Our new Native Plant and Pollinator Garden

At a meeting early this year, the PBE Board of Directors approved a test Native Plant and Pollinator Garden plot near the entrance to our neighborhood on Newman’s Neck Road.

The plot selected by Sue McKee, the Native Plant Garden Project Manager, is approximately 44 ft X 12 ft and is located on the left of Newman’s Neck Road as you enter the neighborhood, before the intersection with Potomac Drive.

The plants selected for the space features low-, medium- and tall height native plants that attract birds, butterflies and other pollinators.  Sue and her team purchased most plants from the well-known Colesville Nursery in Mechanicsville.

Here are photos of the Native Plant and Pollinator Garden

garden

The photo above shows the garden plot after tilling by Jim Robinson (who cuts the big common area), plant purchase, planting and weeding cloth installed with mulch to retain moisture and keep maintenance to a minimum during the crucial first year of plant and site development.

The next photo (below) shows Sue McKee, Dave Williams, and Corbin the Wonder Dog working on the garden.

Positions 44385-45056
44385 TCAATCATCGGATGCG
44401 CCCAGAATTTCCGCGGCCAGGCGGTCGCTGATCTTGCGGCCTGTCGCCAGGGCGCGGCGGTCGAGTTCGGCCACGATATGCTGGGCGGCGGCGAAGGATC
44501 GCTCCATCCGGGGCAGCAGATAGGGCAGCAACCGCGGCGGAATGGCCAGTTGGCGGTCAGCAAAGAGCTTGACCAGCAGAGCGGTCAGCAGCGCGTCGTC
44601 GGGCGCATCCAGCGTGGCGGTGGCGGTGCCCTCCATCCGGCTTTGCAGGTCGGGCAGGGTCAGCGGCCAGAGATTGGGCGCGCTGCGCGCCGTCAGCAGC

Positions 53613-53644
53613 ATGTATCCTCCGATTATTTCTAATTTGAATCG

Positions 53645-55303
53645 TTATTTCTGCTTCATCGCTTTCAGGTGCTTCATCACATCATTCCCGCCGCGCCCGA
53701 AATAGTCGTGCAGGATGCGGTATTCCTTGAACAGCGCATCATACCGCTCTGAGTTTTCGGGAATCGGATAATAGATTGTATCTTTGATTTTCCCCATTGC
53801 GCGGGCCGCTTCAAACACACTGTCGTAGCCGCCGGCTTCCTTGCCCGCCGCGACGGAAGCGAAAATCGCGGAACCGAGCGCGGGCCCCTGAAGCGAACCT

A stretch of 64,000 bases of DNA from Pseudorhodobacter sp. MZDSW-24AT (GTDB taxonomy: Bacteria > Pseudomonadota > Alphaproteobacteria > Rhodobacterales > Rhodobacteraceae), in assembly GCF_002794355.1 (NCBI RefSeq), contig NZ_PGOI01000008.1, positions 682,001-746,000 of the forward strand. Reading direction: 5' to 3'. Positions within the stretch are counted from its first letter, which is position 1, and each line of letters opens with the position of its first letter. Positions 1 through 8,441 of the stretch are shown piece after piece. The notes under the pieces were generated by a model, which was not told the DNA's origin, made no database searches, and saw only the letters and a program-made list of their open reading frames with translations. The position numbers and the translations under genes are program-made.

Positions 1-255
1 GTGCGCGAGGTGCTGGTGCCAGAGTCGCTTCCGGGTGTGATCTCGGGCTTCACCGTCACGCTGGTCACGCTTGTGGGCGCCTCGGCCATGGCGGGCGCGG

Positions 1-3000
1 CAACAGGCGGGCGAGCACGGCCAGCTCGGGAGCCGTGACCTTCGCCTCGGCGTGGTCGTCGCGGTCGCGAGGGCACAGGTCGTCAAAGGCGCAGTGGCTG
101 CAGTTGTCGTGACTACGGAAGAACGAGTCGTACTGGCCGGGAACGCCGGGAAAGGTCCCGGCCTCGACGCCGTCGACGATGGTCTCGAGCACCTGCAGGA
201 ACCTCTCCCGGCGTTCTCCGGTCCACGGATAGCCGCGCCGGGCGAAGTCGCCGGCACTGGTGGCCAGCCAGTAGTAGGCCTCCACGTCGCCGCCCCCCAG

sue dave corbin

THANK YOU to Sue and her Native Garden Team for the great start and completion of Phase I.

Phase II will include continuing gardener duties such as watering and weeding, which will be supported through the growing season by the six person gardening team of volunteers.

The horse trough (shown in the photo above) is filled with water that is used to water the plants.

Everyone is invited to come by, visit the garden, water a few plants and admire our newest community beautification project.

Here is a link to the page about our Native Plant and Pollinator Garden . . . this page will feature updates and more photos as the garden develops.

And here is a link to a page with photos, names and descriptions of the 15 plants in our neighborhood garden.

Neighborhood Memorial Day picnic

We will hold our annual Memorial Day picnic:

  • Sunday, May 26
  • 3:00 – 5:00 PM
  • At the picnic area on the west end of Potomac Drive

The Association will provide:

  • Meat
  • Soda, water
  • Condiments
  • Ice in coolers

Please bring enough to share:

  • Salad, or,
  • Side dish, or,
  • Dessert, or
  • One, two or all three of the above

Also — please bring:

  • Chairs for your family
  • Your own beer or wine

Watch for baby deer . . . it’s best to leave them alone.

Look closely at this photo — see the tiny fawn in the center of the photo?

fawn may 8 2019 cropped

This photo was taken on Wednesday, May 8, around 11:00 AM along Newman’s Neck Road about 1/4 mile before the entrance to our neighborhood.  The fawn was observed the day before in the same spot, grazing and later lying in this spot.  Late Wednesday afternoon, a few hours after this photo was made, the fawn was gone and has not been seen since.